Ferrets (Mustella putorius furo) have only been held as pets for the last 30 years, but they are gaining in popularity. As small predators, ferrets belong to the Mustelidae. They are carnivores, yet hold a unique position due to the anatomical anomaly of their gastrointestinal tract. They lack a cecum and have only a very short colon. In addition, a few other special features are to be noted in ferrets. This Aktuell is intended to help you diagnostically understand your patient ferrets better and thereby able to diagnose correctly.
The total blood volume of a healthy ferret is approx. 40 – 60 ml, of which 10 % (4 – 6 ml) can be withdrawn without any problems. Often it is possible to distract the ferret with vitamin paste or cat milk, to ease the blood sampling. Sampling can be done from V. jugularis, V. cava cranialis (for a larger volume), V. cephalica antebrachii or V. saphena. As sampling from the caudal vein is very painful, this sampling technique should be avoided. With some practice it should be possible to withdraw sufficient amount of blood from V. saphena lateralis, even with the owner present. If you anticipate a difficult blood sampling, sampling in a lithium-heparin tube is recommended, as the complete blood count and most clinical-chemistry parameters can be determined from it. If sampling is done under Isoflurane anaesthesia, all haematological parameters are decreased from the early initiation and even after the anaesthesia. This should especially be taken into account when evaluating the thrombocytes.
Haematological characteristics in ferrets
Compared to other species, HCT is very high in ferrets. Levels up to 80% can be measured in clinically healthy ferrets. The total Leucocyte count is, in contrast, lower than in other species. A leucocytosis is rarely seen as reaction to a bacterial infection. Even with severe infectious disease only a moderate leucocytosis is present. (Then rather a neutro- philia (> 80%) than a rise in the total leucocyte count). Chronic inflammations are often accompanied by a monocytosis. In ferrets bleedings are seen if the thrombocyte count is under 20.000/µl.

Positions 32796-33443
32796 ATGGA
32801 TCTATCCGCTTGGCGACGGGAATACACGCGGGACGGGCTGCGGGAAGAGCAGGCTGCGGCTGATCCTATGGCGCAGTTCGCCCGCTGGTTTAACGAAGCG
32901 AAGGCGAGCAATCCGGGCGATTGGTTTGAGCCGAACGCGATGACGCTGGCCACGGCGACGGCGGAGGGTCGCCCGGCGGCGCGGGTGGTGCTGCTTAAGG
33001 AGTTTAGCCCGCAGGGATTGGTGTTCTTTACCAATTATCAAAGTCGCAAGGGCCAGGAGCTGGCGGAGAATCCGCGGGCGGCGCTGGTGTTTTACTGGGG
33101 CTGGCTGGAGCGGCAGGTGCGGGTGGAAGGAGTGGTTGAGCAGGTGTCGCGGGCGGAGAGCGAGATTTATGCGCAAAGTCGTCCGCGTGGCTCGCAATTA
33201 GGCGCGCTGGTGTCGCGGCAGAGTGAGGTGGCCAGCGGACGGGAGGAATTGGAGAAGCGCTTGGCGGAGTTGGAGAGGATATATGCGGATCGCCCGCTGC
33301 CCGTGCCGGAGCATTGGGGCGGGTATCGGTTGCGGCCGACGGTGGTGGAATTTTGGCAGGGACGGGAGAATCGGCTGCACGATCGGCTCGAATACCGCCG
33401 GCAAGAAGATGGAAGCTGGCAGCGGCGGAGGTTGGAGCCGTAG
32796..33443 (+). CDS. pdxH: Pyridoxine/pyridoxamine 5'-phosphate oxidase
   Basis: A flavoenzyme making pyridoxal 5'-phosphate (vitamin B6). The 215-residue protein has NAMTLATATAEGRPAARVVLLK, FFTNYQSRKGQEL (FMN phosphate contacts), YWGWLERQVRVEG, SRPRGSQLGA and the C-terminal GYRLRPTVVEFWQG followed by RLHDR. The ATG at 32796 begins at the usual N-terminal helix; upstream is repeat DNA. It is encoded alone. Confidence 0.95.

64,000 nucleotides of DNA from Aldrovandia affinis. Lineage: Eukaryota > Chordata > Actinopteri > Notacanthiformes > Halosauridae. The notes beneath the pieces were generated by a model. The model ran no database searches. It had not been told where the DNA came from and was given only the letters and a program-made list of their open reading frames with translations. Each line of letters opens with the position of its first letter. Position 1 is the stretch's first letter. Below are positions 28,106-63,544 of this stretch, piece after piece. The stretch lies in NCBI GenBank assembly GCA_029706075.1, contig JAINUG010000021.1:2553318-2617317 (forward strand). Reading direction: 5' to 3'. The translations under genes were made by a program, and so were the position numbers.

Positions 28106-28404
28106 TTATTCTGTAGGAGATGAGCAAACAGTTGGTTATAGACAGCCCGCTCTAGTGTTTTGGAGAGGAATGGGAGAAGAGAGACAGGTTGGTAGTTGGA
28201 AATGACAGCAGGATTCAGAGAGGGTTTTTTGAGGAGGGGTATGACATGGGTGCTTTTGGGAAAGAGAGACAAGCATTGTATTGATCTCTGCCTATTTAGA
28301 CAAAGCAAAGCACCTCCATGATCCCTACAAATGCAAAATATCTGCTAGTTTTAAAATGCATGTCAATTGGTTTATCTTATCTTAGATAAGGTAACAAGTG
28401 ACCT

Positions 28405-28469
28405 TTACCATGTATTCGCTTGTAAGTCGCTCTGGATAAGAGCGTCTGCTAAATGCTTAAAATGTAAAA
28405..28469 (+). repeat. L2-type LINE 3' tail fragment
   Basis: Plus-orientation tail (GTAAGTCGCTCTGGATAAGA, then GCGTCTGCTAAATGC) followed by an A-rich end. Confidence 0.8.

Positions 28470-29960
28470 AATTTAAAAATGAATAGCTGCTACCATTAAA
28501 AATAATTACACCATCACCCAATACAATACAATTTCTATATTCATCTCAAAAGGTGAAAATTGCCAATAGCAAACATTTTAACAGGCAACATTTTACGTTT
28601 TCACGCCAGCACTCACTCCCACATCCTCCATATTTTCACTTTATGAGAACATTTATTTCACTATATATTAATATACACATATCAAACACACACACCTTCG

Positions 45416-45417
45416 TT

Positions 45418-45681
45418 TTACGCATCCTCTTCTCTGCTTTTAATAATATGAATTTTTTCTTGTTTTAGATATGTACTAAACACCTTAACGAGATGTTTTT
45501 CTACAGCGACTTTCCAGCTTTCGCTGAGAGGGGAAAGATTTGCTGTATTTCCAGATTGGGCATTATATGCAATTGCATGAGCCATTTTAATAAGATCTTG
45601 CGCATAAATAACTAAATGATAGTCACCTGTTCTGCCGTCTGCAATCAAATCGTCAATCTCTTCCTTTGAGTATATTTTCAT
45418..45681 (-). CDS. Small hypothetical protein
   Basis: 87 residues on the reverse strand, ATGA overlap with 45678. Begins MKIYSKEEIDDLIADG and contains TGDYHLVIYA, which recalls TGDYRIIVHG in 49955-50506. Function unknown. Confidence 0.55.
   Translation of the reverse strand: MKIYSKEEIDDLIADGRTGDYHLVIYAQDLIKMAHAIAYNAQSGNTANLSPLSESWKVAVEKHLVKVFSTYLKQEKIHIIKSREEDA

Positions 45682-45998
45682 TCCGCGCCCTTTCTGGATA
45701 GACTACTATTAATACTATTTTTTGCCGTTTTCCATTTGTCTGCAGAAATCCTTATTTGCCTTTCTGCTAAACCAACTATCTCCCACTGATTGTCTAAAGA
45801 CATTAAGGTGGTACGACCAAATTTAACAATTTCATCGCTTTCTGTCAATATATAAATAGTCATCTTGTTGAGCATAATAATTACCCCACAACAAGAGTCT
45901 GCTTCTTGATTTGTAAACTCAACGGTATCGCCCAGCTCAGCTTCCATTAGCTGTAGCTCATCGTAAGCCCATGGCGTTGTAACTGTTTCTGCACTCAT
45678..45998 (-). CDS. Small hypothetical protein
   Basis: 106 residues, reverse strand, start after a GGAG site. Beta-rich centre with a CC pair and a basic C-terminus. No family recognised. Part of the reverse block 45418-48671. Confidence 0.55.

The most frequent cause of anaemia in ferrets is, next to gastric ulcer, hyperestrogenism. Typically, a normochromic or macrocytic, hypochromic anaemia is seen, together with a neutrophilia and thrombocytosis and later also a pancytopenia.
From a reticulocyte count of > 12%, one can assume that a regenerative anaemia is present. A Coombs-test cannot be performed due to lack of antibody-specific reagents. Idiopathic immunemediated haemolytic anaemia has not yet been described in ferrets. Viral diseases or blood parasites do not cause immune-haemolytic anaemia in ferrets.
Causes for non-regenerative anaemia:
- Chronic diseases
- Kidney failure
Causes for regenerative anaemia:
- Gastrointestinal diseases
- Adrenal neoplasia
- Foreign body
In the blood of ferrets no blood groups have been detected. Therefore, multiple blood transfusions are possible. Nevertheless, a cross-match should be performed before each blood transfusion to avoid obvious intolerances.
Urine can be collected as spontaneous urine, cystocentesis urine, or by means of manual pressure on the bladder. The urine evaluation is done by preparing a urinalysis and urine sediment. Also a microbiological examination is possible, including an antibiogram with antibiotics used in ferrets.
Clinical-chemistry testings Liver
With liver disease, ALT and AST are increased. (Mostly AST in chronic liver disease and ALT in acute liver disease). But also in pure intestinal diseases ALT can increase. ALT levels >300 U/l indicate primary or secondary liver disease. With primary liver disease there is usually an elevated bilirubin too. Anorexia makes the ALT and AST levels go up. After only two days of anorexia the ALT levels are increased. Endogenic or exogenous corticosteroids do not result in increased AP, as seen in dogs and cats, or the ALT.